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Хауптманн Карл Лирш, IX форт Ингольштадтского лагеря для военнопленных офицеров

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Hello Andrew!

If it´s a 27, it would be strange for a bavarian unit... (photo from 1915, but the bavarian Inf.Rgt.27 was set-up in 1916).

Are you sure with a H? Compare it with the H from "Hauptmann" (or another one wrote the rank...)

By the way. This officer is not the commander of the entire prison camp! That was Generalmajor Peter. This Captain was the commander of the company in Fort Nr.IX. There were a couple of forts in Ingolstadt.

Most of the forts still exist:


May I show it in our forum?

Edited by FAR43
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Andrew, Andy,


great pair of photos. I agree that the cypher is a Gothic "N" but As far as I am aware Landwehr-Bezirk Ingolstadt was under command of the 11. Infanterie-Brigade and not Landwehr-Inspektion Nürnberg. It may be the case that Hptm. d.L. a.D. Liersch was himself in peacetime domiciled in the geographic area of the Nürnberg Landwehr-Inspectorate and therefore chose to wear that insignia?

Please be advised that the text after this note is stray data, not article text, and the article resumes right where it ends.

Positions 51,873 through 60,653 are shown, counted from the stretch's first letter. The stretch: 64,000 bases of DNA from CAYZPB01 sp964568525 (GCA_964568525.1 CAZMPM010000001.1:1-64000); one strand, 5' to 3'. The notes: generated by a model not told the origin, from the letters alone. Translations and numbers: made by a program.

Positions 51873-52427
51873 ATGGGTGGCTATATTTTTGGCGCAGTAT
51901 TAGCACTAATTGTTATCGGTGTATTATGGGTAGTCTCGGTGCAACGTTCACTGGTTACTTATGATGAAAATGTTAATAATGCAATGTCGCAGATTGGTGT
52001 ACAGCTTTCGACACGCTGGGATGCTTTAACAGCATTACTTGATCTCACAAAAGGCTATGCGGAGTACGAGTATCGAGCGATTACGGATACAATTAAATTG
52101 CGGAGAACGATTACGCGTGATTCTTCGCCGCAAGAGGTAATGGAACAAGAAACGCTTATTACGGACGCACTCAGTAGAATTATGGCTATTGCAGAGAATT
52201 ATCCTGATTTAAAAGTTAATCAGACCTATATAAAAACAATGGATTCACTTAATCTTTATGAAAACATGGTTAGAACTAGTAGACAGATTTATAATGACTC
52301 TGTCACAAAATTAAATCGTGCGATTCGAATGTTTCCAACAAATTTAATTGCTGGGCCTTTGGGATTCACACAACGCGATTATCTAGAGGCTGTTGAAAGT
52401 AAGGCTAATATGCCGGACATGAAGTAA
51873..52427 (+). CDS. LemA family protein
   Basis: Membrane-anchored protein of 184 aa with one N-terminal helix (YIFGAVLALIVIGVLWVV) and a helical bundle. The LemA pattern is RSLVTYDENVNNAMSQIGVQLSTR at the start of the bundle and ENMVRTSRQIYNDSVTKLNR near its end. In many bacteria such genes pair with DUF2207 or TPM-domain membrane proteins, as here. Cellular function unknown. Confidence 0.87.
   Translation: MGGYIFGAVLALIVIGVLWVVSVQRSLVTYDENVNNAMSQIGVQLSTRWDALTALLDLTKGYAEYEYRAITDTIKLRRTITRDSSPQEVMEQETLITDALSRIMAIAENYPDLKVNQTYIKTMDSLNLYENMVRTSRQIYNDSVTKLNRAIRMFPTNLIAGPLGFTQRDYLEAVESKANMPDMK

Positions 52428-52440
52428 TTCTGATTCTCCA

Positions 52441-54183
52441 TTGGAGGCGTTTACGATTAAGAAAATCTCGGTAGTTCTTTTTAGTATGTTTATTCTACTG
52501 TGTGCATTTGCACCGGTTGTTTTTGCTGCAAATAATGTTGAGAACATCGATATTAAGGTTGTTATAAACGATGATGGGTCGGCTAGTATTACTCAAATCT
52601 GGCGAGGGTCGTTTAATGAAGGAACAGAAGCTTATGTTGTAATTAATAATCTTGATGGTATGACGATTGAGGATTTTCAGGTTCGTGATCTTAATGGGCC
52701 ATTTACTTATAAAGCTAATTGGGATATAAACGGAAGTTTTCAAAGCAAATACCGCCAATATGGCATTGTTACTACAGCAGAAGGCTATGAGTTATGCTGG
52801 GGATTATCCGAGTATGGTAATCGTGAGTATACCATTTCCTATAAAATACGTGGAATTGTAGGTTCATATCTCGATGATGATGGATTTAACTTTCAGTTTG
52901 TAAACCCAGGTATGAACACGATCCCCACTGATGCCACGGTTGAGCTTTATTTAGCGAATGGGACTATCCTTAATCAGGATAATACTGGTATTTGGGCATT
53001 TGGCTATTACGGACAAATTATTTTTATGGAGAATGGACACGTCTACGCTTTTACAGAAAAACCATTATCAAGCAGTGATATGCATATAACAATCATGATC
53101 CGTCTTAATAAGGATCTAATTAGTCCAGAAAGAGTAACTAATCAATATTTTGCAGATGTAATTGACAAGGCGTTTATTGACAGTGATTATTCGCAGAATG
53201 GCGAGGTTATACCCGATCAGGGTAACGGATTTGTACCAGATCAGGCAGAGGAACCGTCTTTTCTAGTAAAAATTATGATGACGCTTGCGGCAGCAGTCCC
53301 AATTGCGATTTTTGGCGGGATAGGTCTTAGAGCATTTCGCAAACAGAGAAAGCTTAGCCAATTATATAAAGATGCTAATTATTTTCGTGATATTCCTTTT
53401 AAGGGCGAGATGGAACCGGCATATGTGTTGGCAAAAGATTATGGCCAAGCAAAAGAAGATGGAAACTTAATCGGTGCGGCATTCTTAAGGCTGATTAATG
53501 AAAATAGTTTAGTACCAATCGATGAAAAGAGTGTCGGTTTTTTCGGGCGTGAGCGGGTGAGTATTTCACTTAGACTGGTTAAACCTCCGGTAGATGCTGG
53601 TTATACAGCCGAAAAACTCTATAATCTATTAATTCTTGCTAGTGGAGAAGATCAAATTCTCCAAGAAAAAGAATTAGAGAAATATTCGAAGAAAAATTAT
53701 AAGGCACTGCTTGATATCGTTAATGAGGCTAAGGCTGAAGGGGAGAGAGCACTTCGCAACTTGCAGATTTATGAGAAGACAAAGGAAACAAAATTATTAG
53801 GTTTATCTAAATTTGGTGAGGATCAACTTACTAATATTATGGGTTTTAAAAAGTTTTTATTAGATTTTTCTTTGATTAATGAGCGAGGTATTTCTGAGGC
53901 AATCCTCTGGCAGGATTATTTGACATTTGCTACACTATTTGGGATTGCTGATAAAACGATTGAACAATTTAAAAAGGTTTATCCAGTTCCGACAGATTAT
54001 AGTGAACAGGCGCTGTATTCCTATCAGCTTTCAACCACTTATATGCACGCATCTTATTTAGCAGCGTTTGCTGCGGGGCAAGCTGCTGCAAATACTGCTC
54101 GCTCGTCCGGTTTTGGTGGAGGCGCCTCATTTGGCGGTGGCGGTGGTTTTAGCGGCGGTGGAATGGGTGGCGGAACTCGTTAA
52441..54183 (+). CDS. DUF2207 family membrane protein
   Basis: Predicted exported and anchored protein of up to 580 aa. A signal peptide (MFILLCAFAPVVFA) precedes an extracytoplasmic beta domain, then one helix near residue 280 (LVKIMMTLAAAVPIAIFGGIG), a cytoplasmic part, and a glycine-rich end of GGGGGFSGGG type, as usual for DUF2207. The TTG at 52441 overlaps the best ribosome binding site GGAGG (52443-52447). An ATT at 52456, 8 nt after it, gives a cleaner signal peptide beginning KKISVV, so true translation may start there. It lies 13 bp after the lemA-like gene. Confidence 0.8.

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Many thanks, Andreas and Glenn! :Laie_99:


I found him! Hauptmann Liersch

Look at footnote 76: https://books.google...rt%20IX&f=false

The shoulder board shows a gothic "N" for Landwehr-Bezirkskommando Nürnberg (to which Ingolstadt belonged)


Andreas, could you please post here data from the footnote 76? I'm not able to see it, unfortunately.

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Hello Andrew!

He was commander of the company of Fort IX. That means he was commander of Fort IX, which had only one company.

Commander of the entire prison camp of Ingolstadt was Generalmajor Peter. (Ingolstadt had twelve forts):

The prisoner-of-war camp Ingolstadt During World War I Ingolstadt was with a constant number of about 8,000 to 10,000 prisoners of war one of the largest and most important prisoner-of-war camps in Germany, which in view of the approx. 20,000 inhabitants of Ingolstadt further aggravated the supply situation of the city. The prisoners of war were divided into a total of twelve camps at the various works and forts of the former fortress as well as at a large crew camp in the north of the city. As the number of prisoners of war later increased, the forts of Prince Karl and Orff were also converted into Officer camps:



Inspector of all bavarian prison camps was Generalmajor Vetter

Fort IX:


Edited by FAR43
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